Obama Set to Veto 9/11 Victims' Bid to Sue Saudis
President Barack Obama is poised to veto legislation exposing Saudi Arabia to court action over the 9/11 attacks, stepping in to defend legal precedent and an awkward ally, but inviting election-time opprobrium.
White House officials say Obama will reject the "Justice Against Sponsors of Terrorism Act" by a Friday veto deadline, after a little over a week of deliberation.
The administration is worried the bill -- passed unanimously by Congress -- would undermine state immunity, setting a dangerous legal precedent.
Obama's aides tried and failed to have the legislation substantially revised, and now face the prospect of Republicans and Democrats joining forces to override the presidential veto, a relatively rare rebuke of White House power.
Families of 9/11 victims have campaigned for the law -- convinced that the Saudi government had a hand in the attacks that killed almost 3,000 people.
Fifteen of the 19 hijackers were Saudi citizens, but no link to the government has been proven. The Saudi government denies any links to the plotters.
"Fifteen years is already far too long to be asked to wait for accountability for the deaths and injuries suffered in the 9/11 attacks," said widow Terry Strada.
Strada gave birth days before her husband, Tom, a bond broker at Cantor Fitzgerald, was killed in World Trade Center Tower One.
Behind the scenes, Riyadh has been lobbying furiously for the bill to be scrapped.
A senior Saudi Prince reportedly threatened to pull billions of dollars out of U.S. assets if it becomes law, but Saudi officials now distance themselves from that claim.
The U.S.-Saudi relationship had already been strained by Obama's engagement with Saudi's Shia foe Iran and the July release of a secret report on Saudi's involvement in the attacks.
Declassified documents showed U.S. intelligence had multiple suspicions about links between the Saudi government and the attackers.
"While in the United States, some of the 9/11 hijackers were in contact with, and received support or assistance from, individuals who may be connected to the Saudi government," a finding read.
- White House dilemma -This would be the twelfth veto of Obama's eight-year presidency and one of his most politically fraught.
Congressional insiders insist they have the votes needed to override, in what would be a significant blow for the White House in the final months of Obama's presidency.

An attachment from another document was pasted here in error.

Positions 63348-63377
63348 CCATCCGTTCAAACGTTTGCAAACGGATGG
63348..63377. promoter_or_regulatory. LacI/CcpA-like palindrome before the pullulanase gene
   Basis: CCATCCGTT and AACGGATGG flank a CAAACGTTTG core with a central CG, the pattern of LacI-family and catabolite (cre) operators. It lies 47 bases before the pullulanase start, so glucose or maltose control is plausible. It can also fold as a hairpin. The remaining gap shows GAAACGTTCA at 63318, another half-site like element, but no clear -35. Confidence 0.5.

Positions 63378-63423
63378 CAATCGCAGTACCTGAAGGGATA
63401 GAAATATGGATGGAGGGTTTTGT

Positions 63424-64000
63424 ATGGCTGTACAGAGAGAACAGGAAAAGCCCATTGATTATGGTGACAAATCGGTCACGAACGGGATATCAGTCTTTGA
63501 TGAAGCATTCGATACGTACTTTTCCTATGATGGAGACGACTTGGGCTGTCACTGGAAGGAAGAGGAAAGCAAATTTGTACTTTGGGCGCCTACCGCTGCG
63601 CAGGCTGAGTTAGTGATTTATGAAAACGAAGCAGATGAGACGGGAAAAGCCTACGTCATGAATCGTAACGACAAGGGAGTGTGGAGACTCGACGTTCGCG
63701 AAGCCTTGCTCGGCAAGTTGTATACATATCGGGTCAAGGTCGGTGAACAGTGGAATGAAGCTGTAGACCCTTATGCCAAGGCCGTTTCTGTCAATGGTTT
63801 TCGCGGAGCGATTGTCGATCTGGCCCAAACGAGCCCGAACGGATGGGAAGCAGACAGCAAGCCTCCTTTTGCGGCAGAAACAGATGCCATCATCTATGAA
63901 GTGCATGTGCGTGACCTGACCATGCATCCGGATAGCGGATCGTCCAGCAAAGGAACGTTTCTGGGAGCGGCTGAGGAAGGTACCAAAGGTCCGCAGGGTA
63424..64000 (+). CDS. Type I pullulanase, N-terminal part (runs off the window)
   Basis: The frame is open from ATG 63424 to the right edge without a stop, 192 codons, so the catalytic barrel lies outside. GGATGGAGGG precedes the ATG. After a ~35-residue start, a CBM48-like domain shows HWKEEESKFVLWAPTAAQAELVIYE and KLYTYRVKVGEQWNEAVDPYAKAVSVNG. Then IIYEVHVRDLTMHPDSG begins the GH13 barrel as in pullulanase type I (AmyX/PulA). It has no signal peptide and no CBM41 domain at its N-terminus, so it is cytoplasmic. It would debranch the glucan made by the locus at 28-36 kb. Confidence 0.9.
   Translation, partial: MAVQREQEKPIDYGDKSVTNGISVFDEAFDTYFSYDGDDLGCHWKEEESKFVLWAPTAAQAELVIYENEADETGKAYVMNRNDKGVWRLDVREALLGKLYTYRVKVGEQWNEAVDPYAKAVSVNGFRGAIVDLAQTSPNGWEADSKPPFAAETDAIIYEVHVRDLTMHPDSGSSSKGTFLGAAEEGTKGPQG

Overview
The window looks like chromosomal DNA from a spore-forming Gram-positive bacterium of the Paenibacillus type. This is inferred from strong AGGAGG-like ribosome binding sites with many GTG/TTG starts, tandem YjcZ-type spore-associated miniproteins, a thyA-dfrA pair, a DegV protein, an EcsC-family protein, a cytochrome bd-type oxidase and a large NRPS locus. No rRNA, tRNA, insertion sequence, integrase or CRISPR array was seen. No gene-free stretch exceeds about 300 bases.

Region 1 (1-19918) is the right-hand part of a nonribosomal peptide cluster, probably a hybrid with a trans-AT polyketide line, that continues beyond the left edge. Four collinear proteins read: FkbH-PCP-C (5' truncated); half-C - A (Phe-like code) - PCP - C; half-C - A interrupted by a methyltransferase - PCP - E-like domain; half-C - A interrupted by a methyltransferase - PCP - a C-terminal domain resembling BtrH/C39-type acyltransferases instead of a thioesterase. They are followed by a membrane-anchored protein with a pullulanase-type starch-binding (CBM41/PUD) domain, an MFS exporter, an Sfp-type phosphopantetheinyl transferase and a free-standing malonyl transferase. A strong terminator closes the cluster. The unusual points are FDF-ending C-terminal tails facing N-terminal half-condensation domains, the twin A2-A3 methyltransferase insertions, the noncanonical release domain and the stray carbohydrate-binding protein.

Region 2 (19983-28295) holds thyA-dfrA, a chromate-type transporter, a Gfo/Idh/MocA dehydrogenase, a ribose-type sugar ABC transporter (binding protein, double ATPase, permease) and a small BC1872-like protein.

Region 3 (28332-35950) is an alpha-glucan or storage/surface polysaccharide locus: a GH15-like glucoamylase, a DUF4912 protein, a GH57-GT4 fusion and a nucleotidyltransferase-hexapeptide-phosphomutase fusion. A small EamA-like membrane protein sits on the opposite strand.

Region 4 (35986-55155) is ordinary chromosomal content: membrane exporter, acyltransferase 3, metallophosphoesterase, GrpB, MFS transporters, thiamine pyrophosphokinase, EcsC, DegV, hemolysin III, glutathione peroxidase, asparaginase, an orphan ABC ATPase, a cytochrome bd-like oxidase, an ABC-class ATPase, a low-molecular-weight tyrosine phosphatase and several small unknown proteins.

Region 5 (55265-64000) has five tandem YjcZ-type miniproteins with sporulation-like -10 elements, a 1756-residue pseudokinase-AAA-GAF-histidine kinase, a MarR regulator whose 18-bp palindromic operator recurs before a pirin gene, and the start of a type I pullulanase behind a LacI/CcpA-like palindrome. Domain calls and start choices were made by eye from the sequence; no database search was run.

The White House is holding out vague hope that convoluted Congressional rules could delay the override until after the November 8 election, when the politics may be less toxic and minds may be changed.
Until then, Republicans will certainly use the veto to cast Obama as putting monarchs in Riyadh before U.S. terror victims.
The Republican nominee, Donald Trump has already tried to paint Obama and his would-be successor Hillary Clinton as week on terrorism.
He has vowed to challenge Clinton in his home state of New York, where he lags by 17 points but where the 9/11 bill has become a major political issue and could have an impact on Congressional and state races.
Democrats have been quick to insulate themselves from criticism by backing the bill, not least cosponsor New York Democratic Senator Chuck Schumer.
Meanwhile, Clinton has voiced support for Congressional efforts "to secure the ability of 9/11 families and other victims of terror to hold accountable those responsible," according to Jesse Lehrich, a campaign spokesman.
- Diplomatic allies -The White House is getting some backing from diplomatic allies who share concerns about the United States becoming a venue for citizens to sue governments.
In a diplomatic protest note obtained by Agence France Presse, the European Union warned the rules would be "in conflict with fundamental principles of international law."
"State immunity is a central pillar of the international legal order," the "demarche" noted, adding that other countries could take "reciprocal action."
In a letter to lawmakers, also seen by AFP, former secretary of defense William Cohen, former CIA boss Michael Morell and Stephen Hadley, George W. Bush's national security adviser were among a group of high profile security figures to warn the legislation would hurt U.S. interests.
"Our troops, our diplomats and all U.S. government personnel working overseas could very well find themselves subject to lawsuits in other countries," they said.
"Our national security interests, our capacity to fight terrorism and our leadership role in the world would be put in serious jeopardy."